The interesting thing was when I connected the Mac to the DAC via the USB port, and started the remastered version of Fairytales from Amarra for Tidal, did not change the amplifier sound rating. One hears that the remastered album does not sound like the original on vinyl, but the sound rating was the same. The warm, full, open and sound image was equally transparent, without any noise.

As the predecessor, this amplifier is also of the generous type. The sound image is so transparent that you can touch the tones, and the sound is always hot and full of shades. There are probably more sound-stricken, and clinically sounding amplifiers, but I’m among those who prefer some sugar on the porridge and fill in the sound.

The jazz-interested, almost legendary recording with Keith Jarrett in Live in Montreux on vinyl, is an example of how accurate it can be when the amplifier adds some extra heat to the piano’s lowest octaves, or pulls up the scale to the double bass so it gets a little extra weight. On the opening track, I noticed that the bass and drum soles could be a bit tighter rendered, one of the back parts with the hot sound, maybe. But I liked it, a bit because the deep bass rough so deeply driven in the rhythm, nevertheless, did not suffer from it.

The much more complex Live from the Detroit Jazz Festival, with Mack Avenue Superband at Tidal, is like the oxygen test that reveals the brass blow or the hi-hate comes too sharply in the soundtrack. They do not do it here, because the amplifier has no shortcomings, artifacts or sounds that pull down the impression of a very successful construction.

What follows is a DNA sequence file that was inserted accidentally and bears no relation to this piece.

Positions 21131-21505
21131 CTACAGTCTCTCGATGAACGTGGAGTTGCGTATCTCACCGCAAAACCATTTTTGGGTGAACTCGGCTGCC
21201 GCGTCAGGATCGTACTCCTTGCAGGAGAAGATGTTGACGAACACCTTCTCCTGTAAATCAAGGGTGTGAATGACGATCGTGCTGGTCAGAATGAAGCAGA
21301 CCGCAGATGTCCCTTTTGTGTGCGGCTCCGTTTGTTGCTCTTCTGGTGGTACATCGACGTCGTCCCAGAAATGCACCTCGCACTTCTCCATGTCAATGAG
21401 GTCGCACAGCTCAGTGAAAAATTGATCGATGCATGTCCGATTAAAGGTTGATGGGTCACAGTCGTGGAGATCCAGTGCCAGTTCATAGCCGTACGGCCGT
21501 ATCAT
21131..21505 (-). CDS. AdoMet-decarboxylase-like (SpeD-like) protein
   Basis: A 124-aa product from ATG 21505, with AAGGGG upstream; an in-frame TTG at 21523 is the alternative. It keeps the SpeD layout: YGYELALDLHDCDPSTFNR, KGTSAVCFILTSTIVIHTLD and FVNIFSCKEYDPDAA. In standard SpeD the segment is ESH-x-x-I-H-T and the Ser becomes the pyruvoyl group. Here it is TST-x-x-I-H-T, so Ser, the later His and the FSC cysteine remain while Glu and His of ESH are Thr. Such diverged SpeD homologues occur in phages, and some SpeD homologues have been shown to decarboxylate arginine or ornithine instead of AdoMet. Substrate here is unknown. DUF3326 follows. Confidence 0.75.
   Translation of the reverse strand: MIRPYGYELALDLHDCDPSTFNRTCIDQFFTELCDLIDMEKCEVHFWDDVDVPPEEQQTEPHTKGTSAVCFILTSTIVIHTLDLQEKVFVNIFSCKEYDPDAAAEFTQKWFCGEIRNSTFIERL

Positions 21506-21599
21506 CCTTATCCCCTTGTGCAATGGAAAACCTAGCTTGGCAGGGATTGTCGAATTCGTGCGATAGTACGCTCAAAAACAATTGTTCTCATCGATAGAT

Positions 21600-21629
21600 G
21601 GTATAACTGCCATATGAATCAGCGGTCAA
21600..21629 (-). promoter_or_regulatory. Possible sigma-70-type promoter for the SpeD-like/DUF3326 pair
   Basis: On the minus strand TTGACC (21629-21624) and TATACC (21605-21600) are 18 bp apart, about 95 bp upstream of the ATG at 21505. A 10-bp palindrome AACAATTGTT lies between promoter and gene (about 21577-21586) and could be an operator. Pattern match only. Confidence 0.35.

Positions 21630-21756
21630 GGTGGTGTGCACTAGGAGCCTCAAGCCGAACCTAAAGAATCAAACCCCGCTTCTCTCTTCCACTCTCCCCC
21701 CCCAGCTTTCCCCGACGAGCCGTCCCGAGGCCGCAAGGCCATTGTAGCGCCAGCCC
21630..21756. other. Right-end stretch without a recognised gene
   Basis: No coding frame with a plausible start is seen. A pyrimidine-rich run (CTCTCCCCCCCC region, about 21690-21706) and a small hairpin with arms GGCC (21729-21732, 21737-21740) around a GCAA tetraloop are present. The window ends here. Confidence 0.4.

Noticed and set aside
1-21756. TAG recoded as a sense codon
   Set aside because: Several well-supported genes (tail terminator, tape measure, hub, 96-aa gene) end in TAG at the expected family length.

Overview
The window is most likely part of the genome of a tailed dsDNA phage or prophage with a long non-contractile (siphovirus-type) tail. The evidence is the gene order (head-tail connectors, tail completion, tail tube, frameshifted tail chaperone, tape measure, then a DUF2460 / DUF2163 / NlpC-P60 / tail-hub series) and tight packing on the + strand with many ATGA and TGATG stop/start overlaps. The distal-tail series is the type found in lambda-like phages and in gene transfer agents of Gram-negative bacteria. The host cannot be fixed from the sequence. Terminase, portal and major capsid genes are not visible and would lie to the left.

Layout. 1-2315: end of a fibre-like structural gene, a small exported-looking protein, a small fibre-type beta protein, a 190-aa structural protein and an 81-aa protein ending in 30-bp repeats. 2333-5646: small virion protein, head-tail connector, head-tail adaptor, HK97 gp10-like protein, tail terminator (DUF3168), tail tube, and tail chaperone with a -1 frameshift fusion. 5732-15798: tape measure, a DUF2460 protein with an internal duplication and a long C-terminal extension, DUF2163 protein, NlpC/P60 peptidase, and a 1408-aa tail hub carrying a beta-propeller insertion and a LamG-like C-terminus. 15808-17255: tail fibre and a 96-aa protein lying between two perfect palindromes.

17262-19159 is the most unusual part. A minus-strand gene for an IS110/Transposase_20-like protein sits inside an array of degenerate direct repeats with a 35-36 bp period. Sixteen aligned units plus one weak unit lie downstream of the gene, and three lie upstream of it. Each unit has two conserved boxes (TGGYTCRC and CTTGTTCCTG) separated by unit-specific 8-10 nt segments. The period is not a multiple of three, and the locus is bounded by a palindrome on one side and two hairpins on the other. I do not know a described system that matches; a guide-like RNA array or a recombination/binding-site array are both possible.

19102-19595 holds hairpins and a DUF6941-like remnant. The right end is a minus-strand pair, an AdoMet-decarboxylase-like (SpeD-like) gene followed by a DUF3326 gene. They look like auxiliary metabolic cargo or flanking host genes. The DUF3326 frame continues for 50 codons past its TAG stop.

Denon PMA-2500NE knobs
Lovely feeling when turning the knots a bit … (Photo: Manufacturer)

The stated power of 80 W indicates that we do not have any fireworks to do, but it’s not entirely true. It lacks the brutal muscles of a Hegel H360 (double price), but keeps feeling well with the H160. The exception is enough if you use very heavy-duty, low-impedance speakers with difficult phase angles. Combined with a large room, such speakers can be a challenge for the Denon Amplifier.

Although it has greater dynamic contrast and amounts of power compared to its predecessor.

A good choice

With record player input and a DAC with many inputs, the Denon PMA-2100NE is a great purchase for those who are considering upgrading the facility. It sounds better than anything we’ve tested below $ 20,000, and as good as most up to 30,000. If you can live with 80 W and do not need a built-in wireless or network connection, you should definitely write the PMA-2500NE in the list. But the condemned speaker terminals can be an annoyance.


Type: Integrated amplifier with DAC
Outputs: 2 x 80 W 8 ohm/2 x 160 W 4 ohm
Inputs: 4 x analog, 4 x digital, USB, disc player input
DAC: 24-bit/192 kHz – 32-bit/384 kHz
Other: MC / MM pickup, pre-out
Price: $2,500